Strategy and Business Policy – Bikes
The Strategy and Business Policy – Bikes simulation places a heavy emphasis on formal strategic planning. What differentiates it from other business strategy simulations is that the strategic planning process is built into the software. Your students work within a strategic planning template, which is interwoven with the tactical decisions made throughout the simulation. The strategic planning template follows the OST (objective-strategy-tactics) format to ensure that your students explicitly perform strategic analysis, strategy specification, tactical execution, and real-time control. This helps you to cultivate the OST mental discipline within each student. Since the strategic planning template is used in every decision round during the business simulation exercise, your students get to see how their plans build from one quarter to the next. This cyclic process helps them retain both the concepts and the methods of strategic planning.
Your students will work within a multifunctional business setting where they start up and manage a new venture. They will be responsible for managing all of their business’ functional areas such as:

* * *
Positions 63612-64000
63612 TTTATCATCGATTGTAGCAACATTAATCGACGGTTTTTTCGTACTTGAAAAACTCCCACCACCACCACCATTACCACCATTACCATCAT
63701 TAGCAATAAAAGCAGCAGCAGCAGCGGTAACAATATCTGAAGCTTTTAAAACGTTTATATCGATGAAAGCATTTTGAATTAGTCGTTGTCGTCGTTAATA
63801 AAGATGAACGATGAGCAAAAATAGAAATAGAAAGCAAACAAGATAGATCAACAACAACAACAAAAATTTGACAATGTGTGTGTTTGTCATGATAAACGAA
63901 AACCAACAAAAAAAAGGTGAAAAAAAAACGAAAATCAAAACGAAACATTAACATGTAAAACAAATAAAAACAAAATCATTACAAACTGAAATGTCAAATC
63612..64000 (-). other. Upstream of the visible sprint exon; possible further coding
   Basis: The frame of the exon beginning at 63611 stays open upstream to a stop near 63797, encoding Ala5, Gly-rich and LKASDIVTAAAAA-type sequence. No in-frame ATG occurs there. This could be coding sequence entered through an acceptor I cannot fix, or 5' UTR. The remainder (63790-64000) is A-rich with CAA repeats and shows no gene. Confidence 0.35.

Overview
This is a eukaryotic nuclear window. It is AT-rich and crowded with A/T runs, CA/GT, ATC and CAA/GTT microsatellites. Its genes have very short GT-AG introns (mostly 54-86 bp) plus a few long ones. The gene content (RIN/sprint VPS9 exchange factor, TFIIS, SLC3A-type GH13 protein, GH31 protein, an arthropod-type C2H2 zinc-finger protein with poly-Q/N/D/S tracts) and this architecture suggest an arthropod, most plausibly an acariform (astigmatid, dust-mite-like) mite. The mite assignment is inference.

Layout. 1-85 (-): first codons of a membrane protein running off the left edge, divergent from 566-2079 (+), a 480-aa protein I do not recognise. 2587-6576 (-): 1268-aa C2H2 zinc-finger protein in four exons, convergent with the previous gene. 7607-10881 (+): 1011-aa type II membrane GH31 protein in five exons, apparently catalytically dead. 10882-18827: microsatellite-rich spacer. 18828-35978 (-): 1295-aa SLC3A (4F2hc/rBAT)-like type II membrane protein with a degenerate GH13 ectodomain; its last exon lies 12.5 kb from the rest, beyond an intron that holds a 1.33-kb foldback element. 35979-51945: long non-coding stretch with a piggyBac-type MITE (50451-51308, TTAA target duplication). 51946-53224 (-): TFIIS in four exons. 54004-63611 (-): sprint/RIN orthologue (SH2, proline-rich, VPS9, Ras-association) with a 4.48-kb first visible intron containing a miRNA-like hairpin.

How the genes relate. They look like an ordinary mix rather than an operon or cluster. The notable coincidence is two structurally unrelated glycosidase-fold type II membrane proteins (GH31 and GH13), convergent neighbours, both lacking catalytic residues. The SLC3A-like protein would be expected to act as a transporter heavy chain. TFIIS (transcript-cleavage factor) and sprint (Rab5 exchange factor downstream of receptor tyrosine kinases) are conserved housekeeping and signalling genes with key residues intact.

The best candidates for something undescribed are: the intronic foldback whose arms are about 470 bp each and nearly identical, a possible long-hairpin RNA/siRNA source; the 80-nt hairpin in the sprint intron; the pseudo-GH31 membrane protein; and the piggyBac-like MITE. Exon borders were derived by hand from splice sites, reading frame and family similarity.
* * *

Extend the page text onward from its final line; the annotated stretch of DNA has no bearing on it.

- sales and distribution
- human resource management
- accounting and finance
- strategic planning
Your students are provided with the seed capital to start up their business. They will be a totally integrated company that does it all from marketing to production to human resource management. They will have limited financial resources and complete accounting responsibility. They will build a production facility, open stores and launch a web site, design brands and advertising campaigns. They will hire sales people and decide on the compensation packages, deal with demand projections and a simple production scheduling process. After several quarters in business, your students’ firms will be able to receive additional funding from the Venture Capitalists. They will invest this money in new R&D, bring out improved products, expand their distribution and production capacity in order to maximize their performance.
Capstone course in business or a course with a heavy strategy component.
6 rounds – with each round taking 2 to 2½ hours per student.
Grading is based on the balanced scorecard that measures profitability, customer satisfaction, market share in the targeted market segments, human resource management, asset management, financial risk, preparedness for the future and wealth.
Your students can compete against their peers.